Mono man accuses Mac Gtk+ fans of jeopardizing Linux desktop

Trading hard ISV gains for the easy compile


Miguel de Icaza has criticized plans for the next GNU Gnome cross-platform environment that risks damaging the Linux desktop ISV ecosystem by focusing on the Mac.

De Icaza, leading the Mono and Moonlight cross-platform .NET projects at Novell, has warned a "new crop" of developers pushing plans for Gtk+ 3 risk "throwing away years of work" on Gtk+. They're also failing to recognize the value of having an ISV ecosystem working to put Gnome on Linux. Gtk+ is the tool set for building the Gnome graphical user interface, with version three the next planned major update.

According to de Icaza, developers working for Gtk+ specialist Imendio pushing the proposal have "given up on the Linux/Gnome desktop." Having switched to Apple's OS X as their main desktop, they are focused on source code compiling to Macs with some changes, instead.

OS X has seen growing uptake among developers, and Apple has enjoyed a resurgence as a laptop and desktop system at Windows Vista's expense. Linux on the desktop remains, as ever, stuck somewhere in the distant future.

De Icaza is the biggest and highest profile voice so far to complain publicly about the proposed toolkit changes, here and here.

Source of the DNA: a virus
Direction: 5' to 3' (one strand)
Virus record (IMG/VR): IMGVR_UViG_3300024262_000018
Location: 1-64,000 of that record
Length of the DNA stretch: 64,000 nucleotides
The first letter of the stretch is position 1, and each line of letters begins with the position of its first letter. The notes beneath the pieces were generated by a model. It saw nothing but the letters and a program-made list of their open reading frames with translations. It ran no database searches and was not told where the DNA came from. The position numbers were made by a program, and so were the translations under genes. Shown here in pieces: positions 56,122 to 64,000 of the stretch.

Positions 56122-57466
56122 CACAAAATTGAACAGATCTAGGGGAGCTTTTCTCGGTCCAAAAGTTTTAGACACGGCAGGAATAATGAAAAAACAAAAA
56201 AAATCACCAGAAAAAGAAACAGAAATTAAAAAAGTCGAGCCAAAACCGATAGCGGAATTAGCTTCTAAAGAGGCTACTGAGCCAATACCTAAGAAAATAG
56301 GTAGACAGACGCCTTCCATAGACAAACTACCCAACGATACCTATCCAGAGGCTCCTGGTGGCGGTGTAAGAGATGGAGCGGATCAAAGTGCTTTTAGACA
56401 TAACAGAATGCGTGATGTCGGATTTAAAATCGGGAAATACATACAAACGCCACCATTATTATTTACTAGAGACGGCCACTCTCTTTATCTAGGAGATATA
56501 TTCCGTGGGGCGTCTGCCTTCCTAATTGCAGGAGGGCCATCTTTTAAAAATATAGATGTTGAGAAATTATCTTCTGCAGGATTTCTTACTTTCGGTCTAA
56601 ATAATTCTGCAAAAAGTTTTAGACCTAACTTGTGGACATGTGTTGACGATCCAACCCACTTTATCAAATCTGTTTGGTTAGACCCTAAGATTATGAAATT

He expressed concerns following recent Gnome developer and user conferences in Germany and Turkey, where Imendio has presented its proposal (warning: PDF) to the community.

Imendio has advocated breaking the Gtk application programming and application binary interfaces every five years, removing "deprecated" code each five years starting with GTK+ 3.0, in what appears to be an attempt to reduce the size of Gnome, and hiding public structured fields - a move that could potentially allow for easier versioning while maintaining binary compatibility.

While de Icaza has said he's not against breaking the API, he's concerned the Imendio team has not provided a roadmap to justify breakage beyond simply talking about new - but unspecified - future features. He also expressed concern about what appeared to be a lack of participation in Gtk+ discussions by users and developers working with Gtk+. That includes his employer Novell, Red Hat, Adobe Systems and VMware, among others.

De Icaza has called for a clear roadmap over a "wait and see" approach with input from others, working code before breaking the API, and a clear transition from the current 2.x generation of Gtk+ to version 3.0.®

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